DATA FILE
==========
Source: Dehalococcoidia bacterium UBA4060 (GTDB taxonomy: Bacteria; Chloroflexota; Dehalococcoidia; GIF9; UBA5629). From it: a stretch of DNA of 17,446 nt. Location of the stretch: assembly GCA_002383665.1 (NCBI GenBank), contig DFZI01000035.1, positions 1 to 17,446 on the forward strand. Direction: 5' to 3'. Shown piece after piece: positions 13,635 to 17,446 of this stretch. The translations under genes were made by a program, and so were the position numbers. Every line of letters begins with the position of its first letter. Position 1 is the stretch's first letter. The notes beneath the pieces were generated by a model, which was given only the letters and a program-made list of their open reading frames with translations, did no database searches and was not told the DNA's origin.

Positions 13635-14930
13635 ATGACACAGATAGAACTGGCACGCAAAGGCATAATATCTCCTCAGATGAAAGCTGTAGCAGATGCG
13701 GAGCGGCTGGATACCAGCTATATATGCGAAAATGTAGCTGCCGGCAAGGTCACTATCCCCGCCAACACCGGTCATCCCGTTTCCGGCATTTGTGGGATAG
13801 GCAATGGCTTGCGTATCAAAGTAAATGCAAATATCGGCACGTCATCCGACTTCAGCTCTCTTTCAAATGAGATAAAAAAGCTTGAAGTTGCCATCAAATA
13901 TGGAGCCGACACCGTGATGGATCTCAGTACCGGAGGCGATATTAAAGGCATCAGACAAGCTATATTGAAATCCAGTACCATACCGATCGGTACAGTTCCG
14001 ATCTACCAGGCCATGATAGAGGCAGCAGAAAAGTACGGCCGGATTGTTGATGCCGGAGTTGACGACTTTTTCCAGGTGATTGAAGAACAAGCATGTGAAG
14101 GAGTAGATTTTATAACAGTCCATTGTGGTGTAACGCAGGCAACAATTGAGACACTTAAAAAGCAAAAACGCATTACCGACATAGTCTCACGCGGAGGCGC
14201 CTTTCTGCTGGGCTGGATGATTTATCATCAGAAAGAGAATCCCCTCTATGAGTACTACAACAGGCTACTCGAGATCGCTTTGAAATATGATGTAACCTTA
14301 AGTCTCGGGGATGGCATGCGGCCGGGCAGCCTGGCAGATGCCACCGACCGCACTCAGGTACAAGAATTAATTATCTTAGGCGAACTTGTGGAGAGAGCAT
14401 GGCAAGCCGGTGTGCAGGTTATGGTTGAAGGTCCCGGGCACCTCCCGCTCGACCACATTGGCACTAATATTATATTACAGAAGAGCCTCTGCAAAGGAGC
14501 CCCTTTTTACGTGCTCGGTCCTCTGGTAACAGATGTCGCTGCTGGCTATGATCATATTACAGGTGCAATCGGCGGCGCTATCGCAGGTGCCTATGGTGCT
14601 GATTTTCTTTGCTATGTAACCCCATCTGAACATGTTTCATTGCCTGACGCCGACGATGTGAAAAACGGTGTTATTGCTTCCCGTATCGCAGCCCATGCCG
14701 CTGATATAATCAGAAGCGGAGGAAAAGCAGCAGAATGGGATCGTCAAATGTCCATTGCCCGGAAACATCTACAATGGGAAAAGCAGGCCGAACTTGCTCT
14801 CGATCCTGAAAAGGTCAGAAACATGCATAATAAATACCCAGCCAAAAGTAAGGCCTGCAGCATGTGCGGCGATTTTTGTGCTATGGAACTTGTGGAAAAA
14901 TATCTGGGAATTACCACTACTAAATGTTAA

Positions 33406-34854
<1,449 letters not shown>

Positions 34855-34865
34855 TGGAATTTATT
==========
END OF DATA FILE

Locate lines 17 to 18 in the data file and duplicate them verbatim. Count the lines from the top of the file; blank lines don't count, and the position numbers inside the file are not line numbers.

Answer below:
Positions 33406-34854
<1,449 letters not shown>